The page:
"Foreclosure" is a word no co-op or condo owner wants to hear, but when residents fall behind on maintenance fees or common charges - when their financial burden becomes too large to shoulder - sometimes foreclosure can be the only answer.
Most co-op and condo boards, however, will do whatever they can to avoid foreclosing. Not only can it become a highly emotional situation, it also can become an expensive problem that takes months or even years to work through. For all parties involved, finding an alternative is almost always preferable to foreclosure.
With the recent economic downturn and subsequent rise in unemployment, it's not unusual for homeowners to find themselves financially in over their heads. "Unfortunately, it's part of the business," says Steven Schneider of The Back Office, a board operations support firm based in Manhattan. "Especially after September 11, there are some people who just can't meet their obligations."
According to The New York Times, however, despite the downturn, foreclosures nationwide are declining. The number of delinquent loans ending in foreclosure has dropped from 30 percent in 1998 to around 20 percent at the end of last year. These days, more lenders are looking to the long-term, trying to keep loans intact by finding alternative methods to help homeowners get through the economic rough patch and get back on track.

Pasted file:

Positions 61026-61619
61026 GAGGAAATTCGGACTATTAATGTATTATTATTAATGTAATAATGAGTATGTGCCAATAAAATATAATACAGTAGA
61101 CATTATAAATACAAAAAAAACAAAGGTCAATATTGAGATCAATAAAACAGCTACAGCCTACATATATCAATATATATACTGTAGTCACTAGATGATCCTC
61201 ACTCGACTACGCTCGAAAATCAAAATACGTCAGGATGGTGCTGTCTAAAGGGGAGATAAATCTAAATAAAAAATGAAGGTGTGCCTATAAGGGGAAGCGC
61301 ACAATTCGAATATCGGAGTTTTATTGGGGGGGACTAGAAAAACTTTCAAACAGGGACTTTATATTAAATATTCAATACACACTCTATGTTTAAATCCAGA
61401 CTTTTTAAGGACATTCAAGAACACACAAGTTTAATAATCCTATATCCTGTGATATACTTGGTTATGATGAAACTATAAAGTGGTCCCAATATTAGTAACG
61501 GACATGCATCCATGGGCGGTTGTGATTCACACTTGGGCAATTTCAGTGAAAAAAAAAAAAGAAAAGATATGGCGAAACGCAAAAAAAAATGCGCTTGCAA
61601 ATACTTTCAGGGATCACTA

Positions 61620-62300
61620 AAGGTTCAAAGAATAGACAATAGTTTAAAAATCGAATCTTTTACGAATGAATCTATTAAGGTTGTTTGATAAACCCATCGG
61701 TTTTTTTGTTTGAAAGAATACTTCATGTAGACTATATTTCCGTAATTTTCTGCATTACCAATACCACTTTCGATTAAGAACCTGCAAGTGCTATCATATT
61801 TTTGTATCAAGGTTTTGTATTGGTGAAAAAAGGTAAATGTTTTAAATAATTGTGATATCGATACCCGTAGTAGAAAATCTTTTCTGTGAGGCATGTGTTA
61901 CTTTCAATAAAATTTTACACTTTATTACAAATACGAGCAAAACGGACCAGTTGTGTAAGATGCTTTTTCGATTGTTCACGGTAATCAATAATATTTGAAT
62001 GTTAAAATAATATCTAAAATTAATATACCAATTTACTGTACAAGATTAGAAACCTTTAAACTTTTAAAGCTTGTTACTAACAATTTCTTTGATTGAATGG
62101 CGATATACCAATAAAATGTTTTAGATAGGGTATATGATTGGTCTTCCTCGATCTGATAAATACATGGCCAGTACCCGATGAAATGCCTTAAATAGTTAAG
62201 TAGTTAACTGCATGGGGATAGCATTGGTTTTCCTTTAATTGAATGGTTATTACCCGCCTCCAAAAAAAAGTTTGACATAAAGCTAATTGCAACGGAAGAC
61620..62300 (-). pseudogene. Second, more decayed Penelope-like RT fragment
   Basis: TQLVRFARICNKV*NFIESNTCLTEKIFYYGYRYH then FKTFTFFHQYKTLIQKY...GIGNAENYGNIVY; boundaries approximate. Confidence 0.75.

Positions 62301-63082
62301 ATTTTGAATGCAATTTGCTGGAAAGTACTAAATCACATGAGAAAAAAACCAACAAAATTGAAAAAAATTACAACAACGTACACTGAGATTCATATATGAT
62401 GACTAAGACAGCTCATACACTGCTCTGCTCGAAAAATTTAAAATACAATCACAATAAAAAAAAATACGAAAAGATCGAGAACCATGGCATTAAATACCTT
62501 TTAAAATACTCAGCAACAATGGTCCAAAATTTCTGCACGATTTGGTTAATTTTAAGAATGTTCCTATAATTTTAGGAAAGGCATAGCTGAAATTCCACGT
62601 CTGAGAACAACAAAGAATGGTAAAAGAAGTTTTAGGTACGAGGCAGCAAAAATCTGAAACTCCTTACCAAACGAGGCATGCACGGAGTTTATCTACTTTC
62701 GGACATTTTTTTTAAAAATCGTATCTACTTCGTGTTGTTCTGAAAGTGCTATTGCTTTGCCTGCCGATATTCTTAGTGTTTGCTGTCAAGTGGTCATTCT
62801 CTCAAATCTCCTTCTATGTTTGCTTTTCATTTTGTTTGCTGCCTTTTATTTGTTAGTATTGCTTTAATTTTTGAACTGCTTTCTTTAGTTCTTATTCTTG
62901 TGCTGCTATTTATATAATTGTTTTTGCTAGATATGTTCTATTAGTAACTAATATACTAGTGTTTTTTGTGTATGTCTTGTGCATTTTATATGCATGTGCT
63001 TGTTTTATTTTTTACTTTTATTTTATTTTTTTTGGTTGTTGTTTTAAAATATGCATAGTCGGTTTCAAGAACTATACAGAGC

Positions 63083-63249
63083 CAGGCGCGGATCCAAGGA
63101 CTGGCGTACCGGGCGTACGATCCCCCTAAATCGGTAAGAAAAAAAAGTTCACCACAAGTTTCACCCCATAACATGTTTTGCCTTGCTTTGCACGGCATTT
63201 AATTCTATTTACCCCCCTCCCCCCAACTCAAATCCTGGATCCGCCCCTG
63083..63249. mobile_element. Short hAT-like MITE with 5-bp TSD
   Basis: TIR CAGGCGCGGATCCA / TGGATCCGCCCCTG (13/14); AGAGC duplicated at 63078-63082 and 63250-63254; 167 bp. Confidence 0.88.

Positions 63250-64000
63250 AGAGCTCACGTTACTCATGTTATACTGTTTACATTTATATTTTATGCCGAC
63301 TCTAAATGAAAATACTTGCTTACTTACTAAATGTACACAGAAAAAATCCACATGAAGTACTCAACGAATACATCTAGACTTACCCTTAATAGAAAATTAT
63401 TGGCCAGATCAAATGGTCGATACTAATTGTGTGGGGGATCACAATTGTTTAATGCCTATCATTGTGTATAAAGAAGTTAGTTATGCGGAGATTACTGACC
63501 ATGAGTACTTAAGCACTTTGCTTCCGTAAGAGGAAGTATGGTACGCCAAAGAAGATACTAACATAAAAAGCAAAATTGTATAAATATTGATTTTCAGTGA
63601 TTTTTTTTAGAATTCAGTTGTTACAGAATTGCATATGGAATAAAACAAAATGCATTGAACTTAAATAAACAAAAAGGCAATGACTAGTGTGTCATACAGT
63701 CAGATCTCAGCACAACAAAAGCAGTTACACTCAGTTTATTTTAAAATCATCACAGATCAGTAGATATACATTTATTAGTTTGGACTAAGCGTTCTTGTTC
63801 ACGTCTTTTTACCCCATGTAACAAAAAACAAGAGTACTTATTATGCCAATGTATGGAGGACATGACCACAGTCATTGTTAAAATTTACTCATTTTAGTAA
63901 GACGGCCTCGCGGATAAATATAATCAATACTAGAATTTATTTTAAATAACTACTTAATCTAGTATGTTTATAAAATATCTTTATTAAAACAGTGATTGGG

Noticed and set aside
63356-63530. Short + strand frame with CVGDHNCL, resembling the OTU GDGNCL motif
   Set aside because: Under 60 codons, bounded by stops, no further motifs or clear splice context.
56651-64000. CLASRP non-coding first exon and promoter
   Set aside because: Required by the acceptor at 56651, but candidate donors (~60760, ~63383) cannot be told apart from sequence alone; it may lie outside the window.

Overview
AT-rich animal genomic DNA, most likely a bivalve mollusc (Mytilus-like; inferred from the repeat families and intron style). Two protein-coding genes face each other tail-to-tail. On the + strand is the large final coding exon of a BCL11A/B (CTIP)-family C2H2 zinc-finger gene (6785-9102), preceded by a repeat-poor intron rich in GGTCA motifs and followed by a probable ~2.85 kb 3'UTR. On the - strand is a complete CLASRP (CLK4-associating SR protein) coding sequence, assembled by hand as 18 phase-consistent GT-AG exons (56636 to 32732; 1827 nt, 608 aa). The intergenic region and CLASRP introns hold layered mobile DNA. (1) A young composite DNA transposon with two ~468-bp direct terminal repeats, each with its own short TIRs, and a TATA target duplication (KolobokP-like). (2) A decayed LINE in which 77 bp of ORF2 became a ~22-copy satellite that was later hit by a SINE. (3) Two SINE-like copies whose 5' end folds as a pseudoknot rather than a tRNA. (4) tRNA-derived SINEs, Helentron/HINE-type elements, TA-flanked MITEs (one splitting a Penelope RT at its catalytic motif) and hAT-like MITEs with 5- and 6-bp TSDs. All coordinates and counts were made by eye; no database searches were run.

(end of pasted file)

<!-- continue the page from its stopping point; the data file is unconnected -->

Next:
It can happen so fast - a person loses a job or perhaps an investment fails. Soon, they are missing maintenance fees or common charge payments, and before they know it, they've fallen into serious trouble with their building's board. Most foreclosures occur because of delinquent maintenance fees, although sometimes other proprietary lease breaches - such as a significant house rule infraction - can set the dominoes in motion. If the resident has not rectified these problems within a set amount of time, the building's board can vote to foreclose.